NSPCC warns women abusers may slip through the net

The NSPCC says there is an urgent need for professionals to be more aware about women who sexually abuse children.

In a study published today the charity states that, although child abuse is typically seen as a male crime, 5% of all sexual offences against children are carried out by women.

It argues that child protection and criminal justice professionals need more training to heighten their awareness of the problem.

The research cites evidence to show that professional can have different perceptions and responses to female child sex offenders compared with men. It warns that this suggests the policies and procedures may not be followed in the same way leaving some children at risk.

Sex offences committed by some women are difficult for children’s services professionals to spot because they are often being carried out under the guise of childcare.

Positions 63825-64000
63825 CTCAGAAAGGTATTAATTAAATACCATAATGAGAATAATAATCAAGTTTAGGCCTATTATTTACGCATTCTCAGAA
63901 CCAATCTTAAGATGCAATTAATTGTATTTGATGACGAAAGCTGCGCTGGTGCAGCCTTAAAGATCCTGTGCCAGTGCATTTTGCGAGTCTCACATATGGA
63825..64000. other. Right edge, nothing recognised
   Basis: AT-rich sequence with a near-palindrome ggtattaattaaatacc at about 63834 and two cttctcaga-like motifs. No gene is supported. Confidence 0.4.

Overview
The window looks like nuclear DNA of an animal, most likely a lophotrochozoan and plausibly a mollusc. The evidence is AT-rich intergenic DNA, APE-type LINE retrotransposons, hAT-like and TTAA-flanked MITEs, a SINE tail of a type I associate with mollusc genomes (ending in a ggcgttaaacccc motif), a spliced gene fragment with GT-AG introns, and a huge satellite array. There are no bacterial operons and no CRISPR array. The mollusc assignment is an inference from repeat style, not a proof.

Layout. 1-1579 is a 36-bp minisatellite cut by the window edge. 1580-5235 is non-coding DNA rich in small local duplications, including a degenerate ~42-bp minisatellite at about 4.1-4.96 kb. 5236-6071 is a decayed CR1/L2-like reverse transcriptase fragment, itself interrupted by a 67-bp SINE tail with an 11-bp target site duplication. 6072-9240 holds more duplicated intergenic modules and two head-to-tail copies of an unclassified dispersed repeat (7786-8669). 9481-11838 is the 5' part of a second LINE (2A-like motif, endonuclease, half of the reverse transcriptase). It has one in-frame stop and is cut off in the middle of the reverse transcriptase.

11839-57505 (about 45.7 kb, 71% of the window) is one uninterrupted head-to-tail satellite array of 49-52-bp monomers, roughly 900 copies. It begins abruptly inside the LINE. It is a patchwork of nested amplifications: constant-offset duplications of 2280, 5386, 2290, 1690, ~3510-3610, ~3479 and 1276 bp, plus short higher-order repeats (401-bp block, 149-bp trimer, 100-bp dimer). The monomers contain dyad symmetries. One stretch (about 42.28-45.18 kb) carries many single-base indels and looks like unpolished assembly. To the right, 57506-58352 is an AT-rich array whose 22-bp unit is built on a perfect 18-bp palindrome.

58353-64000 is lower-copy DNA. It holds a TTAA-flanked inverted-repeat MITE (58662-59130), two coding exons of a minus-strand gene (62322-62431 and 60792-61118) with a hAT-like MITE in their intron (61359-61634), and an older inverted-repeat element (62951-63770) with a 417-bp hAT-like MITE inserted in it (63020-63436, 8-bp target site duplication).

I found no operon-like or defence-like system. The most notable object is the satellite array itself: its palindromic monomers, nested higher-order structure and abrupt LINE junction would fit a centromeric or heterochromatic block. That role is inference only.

The study concludes by calling for more resources to be made available for female child sex offenders to ensure they have the same access to therapeutic treatment as men.

Dr Lisa Bunting, who works for the NSPCC and who carried out the study, said: “It may be uncomfortable to think that women with traditionally more nurturing and caring roles may commit child abuse, yet it is clear from research that we all need to be alert and aware that child sex abuse is not just committed by men.”

Females Who Sexually Offend Against Children from: www.nspcc.org.uk

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